MARTIN BORMANN.

McGovern, James.


£25.00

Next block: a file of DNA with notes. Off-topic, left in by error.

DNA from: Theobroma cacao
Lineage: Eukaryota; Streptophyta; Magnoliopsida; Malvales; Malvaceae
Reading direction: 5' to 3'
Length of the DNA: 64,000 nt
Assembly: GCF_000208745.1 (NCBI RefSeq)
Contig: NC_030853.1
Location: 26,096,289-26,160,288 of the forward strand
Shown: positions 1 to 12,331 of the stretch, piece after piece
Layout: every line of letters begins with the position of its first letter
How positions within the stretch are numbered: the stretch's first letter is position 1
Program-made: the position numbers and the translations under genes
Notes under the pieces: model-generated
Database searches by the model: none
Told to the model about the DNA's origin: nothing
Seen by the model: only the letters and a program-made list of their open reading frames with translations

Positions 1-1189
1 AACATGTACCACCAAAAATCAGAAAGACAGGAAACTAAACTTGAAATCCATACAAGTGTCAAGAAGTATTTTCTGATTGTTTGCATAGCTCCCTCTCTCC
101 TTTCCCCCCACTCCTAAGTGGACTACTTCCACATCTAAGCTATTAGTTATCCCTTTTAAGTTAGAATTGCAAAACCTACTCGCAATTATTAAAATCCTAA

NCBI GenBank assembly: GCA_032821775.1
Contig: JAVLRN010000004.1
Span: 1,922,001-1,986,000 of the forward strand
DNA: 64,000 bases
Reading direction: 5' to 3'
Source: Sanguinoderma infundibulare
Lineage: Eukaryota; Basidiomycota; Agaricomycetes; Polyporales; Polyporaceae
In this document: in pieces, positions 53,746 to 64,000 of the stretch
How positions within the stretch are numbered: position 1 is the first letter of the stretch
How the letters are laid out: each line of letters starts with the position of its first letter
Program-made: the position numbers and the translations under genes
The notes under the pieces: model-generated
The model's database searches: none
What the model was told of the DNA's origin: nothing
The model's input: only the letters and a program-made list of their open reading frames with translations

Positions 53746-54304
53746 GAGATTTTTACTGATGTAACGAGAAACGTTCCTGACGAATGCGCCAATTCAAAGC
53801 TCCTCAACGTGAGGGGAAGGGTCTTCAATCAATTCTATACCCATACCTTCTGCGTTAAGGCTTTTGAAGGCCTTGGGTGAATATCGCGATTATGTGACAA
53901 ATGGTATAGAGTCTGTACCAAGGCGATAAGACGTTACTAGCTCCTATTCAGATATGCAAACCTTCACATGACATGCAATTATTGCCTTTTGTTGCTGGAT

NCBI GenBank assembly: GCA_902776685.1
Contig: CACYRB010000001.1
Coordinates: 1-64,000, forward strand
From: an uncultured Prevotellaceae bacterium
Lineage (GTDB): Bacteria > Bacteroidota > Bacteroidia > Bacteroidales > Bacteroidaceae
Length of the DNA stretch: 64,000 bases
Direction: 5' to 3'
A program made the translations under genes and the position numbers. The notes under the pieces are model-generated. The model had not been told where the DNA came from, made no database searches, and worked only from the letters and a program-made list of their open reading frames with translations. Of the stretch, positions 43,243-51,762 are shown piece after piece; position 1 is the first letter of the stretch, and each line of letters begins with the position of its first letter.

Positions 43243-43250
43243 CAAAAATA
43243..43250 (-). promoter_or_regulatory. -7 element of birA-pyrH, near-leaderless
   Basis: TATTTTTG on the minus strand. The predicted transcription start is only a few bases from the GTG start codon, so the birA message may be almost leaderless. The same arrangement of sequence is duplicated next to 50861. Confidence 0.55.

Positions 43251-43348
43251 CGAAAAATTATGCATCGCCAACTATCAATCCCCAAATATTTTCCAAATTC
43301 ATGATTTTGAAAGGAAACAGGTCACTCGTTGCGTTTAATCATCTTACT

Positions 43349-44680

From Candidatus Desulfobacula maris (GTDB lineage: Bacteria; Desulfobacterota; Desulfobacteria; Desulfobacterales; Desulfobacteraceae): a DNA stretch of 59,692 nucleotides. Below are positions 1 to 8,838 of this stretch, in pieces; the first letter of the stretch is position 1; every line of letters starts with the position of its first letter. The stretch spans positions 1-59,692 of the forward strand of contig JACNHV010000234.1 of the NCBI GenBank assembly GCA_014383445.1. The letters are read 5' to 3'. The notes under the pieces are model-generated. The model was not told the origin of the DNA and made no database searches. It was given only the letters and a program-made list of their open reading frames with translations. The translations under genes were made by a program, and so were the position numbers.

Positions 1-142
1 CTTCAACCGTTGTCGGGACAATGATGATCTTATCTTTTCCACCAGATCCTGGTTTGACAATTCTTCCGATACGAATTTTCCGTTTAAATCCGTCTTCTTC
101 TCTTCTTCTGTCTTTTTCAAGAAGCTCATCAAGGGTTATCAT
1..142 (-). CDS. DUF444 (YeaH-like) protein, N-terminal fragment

1st ed., 1968. 237 pp., photo-plates. D.j., 22 x 14cm. V.G. In 1946, ten of the most malevolent leaders of Nazi Germany were hanged at Nuremberg. Two others who escaped execution were Hermann Goering, a prison suicide, and Martin Bormann. This book describes the life and post-war disappearance of Bormann, Hitler's closest confidant, as revealed by the former CIA agent who led the world-wide investigation into his whereabouts. Bormann was Secretary of the Fuhrer and he became the most powerful man in the Third Reich next to Hitler himself. The author reveals what really happened in the twenty-three years after Bormann walked out of Hitler's Berlin bunker; what the CIA discovered and why all reports of Bormann's whereabouts never led to him. Told too is the life story of this sinister man of mystery. In a land of evil Bormann stood out as the Machiavelli of Nazi Germany. Patiently, methodically, he picked off his rivals to power: Hess, Himmler and Goering. This is a compelling biography.


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